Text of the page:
Teaching Camp for NERDS:

Networking for Engagement and Re-Design in STEM teaching


In our 2.5-day Teaching Camp for NERDS, STEM faculty build an innovation to implement in their classrooms the following academic year. NERDS camp is an intensive experiential and culturally sustaining learning workshop in which faculty will experience Applied Improvisation, Storytelling for Communication in Science, and opportunities to share personal pedagogical expertise (e.g. share-a-thon). We anticipate a weekend experience beginning Friday evening, continuing all day Saturday, and concluding on Sunday morning. At the end of the Camp, participants will commit and submit plans to implement lesson innovations in a STEM course in AY 2024. The innovation format is flexible, but must reflect the aspects of inclusion and connectivity highlighted in NERDS workshops. 

Motivation and Prior Implementation

As a part of the NSF-Ideas Lab, these applied improvisation and storytelling approaches were implemented in AY 2020-2021 in a variety of courses (Mathematical Modeling, Psychology, Biology). Our proposed NERDS camp is a continuation of this work by encouraging more faculty to include these types of ideas in their course or assessment design.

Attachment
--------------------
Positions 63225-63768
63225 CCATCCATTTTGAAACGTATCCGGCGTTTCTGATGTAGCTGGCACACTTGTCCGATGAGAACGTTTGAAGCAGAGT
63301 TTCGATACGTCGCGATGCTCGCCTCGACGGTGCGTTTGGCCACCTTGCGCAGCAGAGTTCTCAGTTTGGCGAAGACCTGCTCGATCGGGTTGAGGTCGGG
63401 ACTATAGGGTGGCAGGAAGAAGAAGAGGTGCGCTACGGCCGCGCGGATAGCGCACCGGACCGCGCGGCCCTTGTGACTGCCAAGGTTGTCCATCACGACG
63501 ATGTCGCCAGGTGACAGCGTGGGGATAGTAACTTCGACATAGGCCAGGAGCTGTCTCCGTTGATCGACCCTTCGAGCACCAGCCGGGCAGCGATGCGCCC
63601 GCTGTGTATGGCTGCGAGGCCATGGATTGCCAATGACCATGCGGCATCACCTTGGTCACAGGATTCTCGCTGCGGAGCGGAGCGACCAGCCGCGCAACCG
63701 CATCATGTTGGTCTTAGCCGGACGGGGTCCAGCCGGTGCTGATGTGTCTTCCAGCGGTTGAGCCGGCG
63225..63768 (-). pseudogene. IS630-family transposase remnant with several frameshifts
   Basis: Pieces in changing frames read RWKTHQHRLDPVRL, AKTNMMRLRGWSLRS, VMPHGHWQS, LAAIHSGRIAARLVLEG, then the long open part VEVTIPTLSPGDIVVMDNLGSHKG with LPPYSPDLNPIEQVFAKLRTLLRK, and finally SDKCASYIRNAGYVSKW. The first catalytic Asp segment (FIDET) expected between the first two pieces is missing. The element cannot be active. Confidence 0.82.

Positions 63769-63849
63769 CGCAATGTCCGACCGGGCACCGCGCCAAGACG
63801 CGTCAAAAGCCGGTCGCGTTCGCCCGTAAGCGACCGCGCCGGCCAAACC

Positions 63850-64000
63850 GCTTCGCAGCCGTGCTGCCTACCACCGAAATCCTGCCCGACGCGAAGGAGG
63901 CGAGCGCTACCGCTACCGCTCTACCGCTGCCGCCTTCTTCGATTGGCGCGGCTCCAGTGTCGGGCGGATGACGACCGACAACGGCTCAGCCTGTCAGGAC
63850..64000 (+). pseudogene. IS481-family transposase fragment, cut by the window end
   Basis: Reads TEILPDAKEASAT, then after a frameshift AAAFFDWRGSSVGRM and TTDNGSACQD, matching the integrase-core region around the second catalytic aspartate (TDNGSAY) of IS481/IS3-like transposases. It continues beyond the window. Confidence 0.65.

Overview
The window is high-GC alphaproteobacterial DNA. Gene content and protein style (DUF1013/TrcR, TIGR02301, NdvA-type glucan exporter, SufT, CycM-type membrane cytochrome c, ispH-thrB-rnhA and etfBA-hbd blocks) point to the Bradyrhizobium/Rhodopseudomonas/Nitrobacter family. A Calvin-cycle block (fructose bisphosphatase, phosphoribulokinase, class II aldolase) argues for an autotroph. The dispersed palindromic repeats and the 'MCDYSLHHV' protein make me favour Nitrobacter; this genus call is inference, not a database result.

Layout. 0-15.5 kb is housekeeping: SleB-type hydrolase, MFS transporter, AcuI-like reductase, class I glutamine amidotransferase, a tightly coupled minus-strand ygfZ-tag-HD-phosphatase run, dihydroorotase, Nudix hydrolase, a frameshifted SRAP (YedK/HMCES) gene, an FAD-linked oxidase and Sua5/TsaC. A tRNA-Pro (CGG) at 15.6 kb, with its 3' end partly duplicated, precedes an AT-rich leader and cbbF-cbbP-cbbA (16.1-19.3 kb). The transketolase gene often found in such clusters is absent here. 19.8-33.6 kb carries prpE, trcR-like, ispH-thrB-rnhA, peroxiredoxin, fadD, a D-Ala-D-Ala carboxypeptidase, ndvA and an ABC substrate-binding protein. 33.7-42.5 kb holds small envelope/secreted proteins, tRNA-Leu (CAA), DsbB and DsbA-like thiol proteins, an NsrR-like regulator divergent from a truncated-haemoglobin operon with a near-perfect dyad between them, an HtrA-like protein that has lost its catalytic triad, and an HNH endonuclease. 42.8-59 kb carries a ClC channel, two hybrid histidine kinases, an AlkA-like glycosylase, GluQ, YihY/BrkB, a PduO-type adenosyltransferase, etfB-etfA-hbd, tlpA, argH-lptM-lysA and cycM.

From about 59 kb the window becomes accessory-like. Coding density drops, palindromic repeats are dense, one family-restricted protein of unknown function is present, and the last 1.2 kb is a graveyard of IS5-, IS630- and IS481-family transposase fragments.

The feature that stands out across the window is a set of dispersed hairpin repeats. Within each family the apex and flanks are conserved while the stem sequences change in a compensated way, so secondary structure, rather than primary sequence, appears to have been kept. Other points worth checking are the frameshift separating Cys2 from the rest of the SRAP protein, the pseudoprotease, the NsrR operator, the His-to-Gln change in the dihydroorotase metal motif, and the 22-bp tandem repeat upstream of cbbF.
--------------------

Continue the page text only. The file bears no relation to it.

Mathematical Modeling Implementation. In the mathematical modeling course, students were tasked with creating a story (with accompanying problem & solution) for their midterm that incorporated their choice of Markov chains, decision theory, or probability. 

Student slide from Markov Chain model (video) story of intergalactic turmoil between werewolves and dragons.

Psychology Implementation. Each week, at the beginning of synchronous Zoom class, students played a different applied improvisation game (e.g. "Best Match" and "Define This"). The games built comradery, prompted creativity, and injected some fun.

Intro Biology Implementation. In the introductory biology course, students (1) wrote real-life infection scenario (real or fictional) that someone might deal with related to infection and (2) gave good, bad, or really bad advice as comments to others’ slides.

Student slide from Intro Biology course on energy use (good, bad, and really bad advice).

Student Feedback

Mathematical Modeling

Psychology Implementation. 

Intro Biology Implementation.